During COVID-19, frontline medical workers have shown us the meaning of courage, determination, and community service.

    Aug 30, 2020


Jersey City Medical Center staff pose for photo during nurses week. May 8, 2020. (photo: JCMC Facebook)

Life on the Frontlines of a Pandemic


The early months of the COVID-19 pandemic were filled with horror stories about hospitals overwhelmed by the burgeoning public health crisis, something the likes of which many health care professionals had never seen.

When fear caused many people to panic, the dedicated health care workers at Jersey City Medical Center, at considerable risk of becoming infected with the virus themselves, rose to the occasion with great determination, courage and compassion.

Jersey City Medical Center is a regional trauma center, a level III Regional Neonatal Intensive Care Center, and a Regional Heart Hospital with cardiac surgery. Being the county’s only medical center with a myriad of advanced care services still operating, JCMC and every member of its staff have played a significant role in slowing the spread of the virus.

Even at the height of the COVID-19 pandemic, JCMC was still treating and delivering care for hundreds of non-coronavirus patients. JCMC was one of the only medical centers in the region to quickly adapt their maternity wing to ensure a safer experience for families.

Jersey City Medical Center is also is the only facility of its kind in Hudson County whose emergency department has not gone on divert status during the pandemic.

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One of the “most challenging issues” at the start of the pandemic, according to medical center administrators, was the need to create an understanding in the community that JCMC was and is safe for all patients.

Doctors have speculated that some people in need of medical attention during the pandemic have been too frightened to go to the emergency room, leading to lower numbers of cardiac patients receiving care.

With the goal of encouraging patients to seek the care they need, JCMC staff has pushed strong messages out to the public through social media, press releases, elected officials, and other outlets.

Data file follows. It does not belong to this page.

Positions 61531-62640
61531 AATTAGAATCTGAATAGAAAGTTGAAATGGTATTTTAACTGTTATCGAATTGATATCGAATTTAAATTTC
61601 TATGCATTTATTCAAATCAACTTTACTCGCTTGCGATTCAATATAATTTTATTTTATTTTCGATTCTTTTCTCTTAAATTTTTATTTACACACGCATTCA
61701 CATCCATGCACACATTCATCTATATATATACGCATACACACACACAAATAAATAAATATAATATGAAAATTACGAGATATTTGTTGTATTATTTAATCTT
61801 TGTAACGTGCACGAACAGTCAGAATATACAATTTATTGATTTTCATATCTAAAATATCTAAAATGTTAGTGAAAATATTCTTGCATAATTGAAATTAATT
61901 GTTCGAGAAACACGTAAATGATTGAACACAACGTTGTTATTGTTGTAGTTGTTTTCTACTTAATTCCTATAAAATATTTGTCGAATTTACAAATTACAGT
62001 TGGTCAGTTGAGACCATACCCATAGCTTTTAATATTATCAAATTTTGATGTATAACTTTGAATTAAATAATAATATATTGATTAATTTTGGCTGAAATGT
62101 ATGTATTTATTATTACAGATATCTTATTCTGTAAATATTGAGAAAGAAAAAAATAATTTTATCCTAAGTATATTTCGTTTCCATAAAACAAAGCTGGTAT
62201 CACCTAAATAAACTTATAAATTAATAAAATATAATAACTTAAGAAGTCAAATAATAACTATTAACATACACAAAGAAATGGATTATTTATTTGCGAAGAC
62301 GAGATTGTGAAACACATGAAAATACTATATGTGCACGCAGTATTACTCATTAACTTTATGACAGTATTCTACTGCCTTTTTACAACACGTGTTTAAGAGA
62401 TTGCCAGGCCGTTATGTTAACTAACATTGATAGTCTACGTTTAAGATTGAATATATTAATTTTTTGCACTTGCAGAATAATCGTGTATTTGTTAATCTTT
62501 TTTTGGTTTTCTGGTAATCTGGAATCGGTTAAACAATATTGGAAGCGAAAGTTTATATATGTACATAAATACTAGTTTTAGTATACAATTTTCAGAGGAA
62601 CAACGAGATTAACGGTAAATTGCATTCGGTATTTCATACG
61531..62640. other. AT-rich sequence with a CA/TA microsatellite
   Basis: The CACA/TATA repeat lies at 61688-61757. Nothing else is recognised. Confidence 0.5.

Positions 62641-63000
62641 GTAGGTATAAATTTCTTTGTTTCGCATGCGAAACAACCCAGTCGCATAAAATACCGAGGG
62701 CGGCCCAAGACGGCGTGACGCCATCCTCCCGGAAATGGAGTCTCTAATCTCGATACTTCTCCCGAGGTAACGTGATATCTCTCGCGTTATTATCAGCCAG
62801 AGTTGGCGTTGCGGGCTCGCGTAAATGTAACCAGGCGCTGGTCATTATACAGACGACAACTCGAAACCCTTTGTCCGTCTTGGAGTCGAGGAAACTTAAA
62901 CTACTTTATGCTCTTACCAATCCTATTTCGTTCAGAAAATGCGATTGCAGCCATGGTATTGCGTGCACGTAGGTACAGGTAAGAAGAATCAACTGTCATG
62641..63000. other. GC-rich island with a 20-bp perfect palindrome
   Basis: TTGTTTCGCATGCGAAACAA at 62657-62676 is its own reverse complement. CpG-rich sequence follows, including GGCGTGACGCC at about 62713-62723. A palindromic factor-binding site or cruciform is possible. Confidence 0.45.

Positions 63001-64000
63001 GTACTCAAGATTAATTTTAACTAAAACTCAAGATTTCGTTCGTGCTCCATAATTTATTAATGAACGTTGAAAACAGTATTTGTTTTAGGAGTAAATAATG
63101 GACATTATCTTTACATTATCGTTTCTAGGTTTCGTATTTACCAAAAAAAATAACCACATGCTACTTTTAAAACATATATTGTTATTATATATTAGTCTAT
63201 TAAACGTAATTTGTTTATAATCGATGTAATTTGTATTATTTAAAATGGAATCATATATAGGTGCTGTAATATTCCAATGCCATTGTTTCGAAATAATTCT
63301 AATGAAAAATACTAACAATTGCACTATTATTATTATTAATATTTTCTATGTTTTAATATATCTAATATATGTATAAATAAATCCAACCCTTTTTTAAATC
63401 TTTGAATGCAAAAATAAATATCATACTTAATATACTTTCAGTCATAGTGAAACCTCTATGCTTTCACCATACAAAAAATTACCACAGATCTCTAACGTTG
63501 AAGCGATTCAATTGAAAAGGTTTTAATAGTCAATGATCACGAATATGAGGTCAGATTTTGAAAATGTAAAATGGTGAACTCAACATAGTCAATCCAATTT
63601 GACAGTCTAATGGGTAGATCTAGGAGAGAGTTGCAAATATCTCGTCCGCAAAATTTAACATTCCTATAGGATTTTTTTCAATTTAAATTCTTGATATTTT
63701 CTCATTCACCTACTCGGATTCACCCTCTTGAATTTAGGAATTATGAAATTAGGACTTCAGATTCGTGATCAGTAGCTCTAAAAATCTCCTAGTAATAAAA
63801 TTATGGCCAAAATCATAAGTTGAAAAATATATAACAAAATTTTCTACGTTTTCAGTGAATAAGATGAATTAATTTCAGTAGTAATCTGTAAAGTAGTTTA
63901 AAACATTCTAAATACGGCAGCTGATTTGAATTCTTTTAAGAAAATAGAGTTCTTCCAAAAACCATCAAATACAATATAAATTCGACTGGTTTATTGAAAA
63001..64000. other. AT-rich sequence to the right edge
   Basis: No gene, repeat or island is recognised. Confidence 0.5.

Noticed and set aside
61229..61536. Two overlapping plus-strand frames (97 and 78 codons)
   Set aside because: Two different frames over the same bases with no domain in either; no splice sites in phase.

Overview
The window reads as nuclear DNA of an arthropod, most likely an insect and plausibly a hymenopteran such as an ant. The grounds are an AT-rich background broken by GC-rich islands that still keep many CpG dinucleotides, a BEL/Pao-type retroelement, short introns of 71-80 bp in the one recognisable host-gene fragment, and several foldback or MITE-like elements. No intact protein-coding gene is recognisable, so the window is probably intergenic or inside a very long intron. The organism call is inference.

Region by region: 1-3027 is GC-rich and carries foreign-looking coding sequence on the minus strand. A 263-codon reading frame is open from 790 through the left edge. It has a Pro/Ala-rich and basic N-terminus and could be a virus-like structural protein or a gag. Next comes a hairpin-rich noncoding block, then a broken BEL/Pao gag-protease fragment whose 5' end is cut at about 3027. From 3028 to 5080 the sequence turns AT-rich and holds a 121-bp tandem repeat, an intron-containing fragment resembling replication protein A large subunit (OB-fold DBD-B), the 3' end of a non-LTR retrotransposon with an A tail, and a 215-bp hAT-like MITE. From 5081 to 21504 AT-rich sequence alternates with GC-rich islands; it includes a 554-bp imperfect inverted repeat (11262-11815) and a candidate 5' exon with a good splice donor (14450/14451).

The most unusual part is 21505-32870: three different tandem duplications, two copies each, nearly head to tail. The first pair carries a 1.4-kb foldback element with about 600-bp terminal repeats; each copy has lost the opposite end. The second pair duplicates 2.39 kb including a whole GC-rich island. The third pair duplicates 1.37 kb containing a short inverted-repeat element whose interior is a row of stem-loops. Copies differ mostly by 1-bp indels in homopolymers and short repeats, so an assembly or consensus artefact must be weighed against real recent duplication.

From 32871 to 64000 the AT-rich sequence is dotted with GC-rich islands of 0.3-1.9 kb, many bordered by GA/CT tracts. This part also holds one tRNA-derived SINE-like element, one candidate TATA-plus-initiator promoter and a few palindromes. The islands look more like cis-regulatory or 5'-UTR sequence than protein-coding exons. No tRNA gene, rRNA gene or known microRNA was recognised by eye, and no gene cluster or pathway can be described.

The infection rate at JCMC is, in fact, lower than in the general population. This circumstance can be attributed to great preparedness on the part of medical center staff and strict adherence to CDC guidelines.

Rigorous procedures have been implemented such as faith cards, an advanced air-filtration system, protective shielding, temperature measuring machines and new electronic monitoring equipment so health care professionals can remotely monitor patients.

The staff has redesigned the waiting area with patient safety in mind. Rapid and routine testing is available for all patients and staff. JCMC is also screening for symptoms, taking temperatures at the door and requiring patients and staff to wear masks.

Jersey City Medical Center management worked diligently to counter online rumors and misinformation spreading about COVID-19. JCMC staff were constantly communicating internally, creating virtual town halls and focus groups, and utilizing social media messages to inform and educate the community.

JCMC staff members were learning about the virus even as they were fighting it on the frontlines. Nevertheless, they worked tirelessly to communicate the best up-to-date educational snippets and community health bulletins.

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“Within the first few weeks of the pandemic the staff had to immediately react to the most current and evolving information from the CDC, while they continued to deliver care as dedicated professionals, regardless of the fear for their own lives and the risk of exposing their families,” according to CEO and President of JCMC, Michael Prilutsky.

Jersey City Medical Center has not experienced any shortages in beds, personal protective equipment (PPE) or ventilators. At the start of the pandemic, JCMC’s command center took over and was able to manage supplies when there were challenges, never having to make any of the tough choices the Department of Health authorized.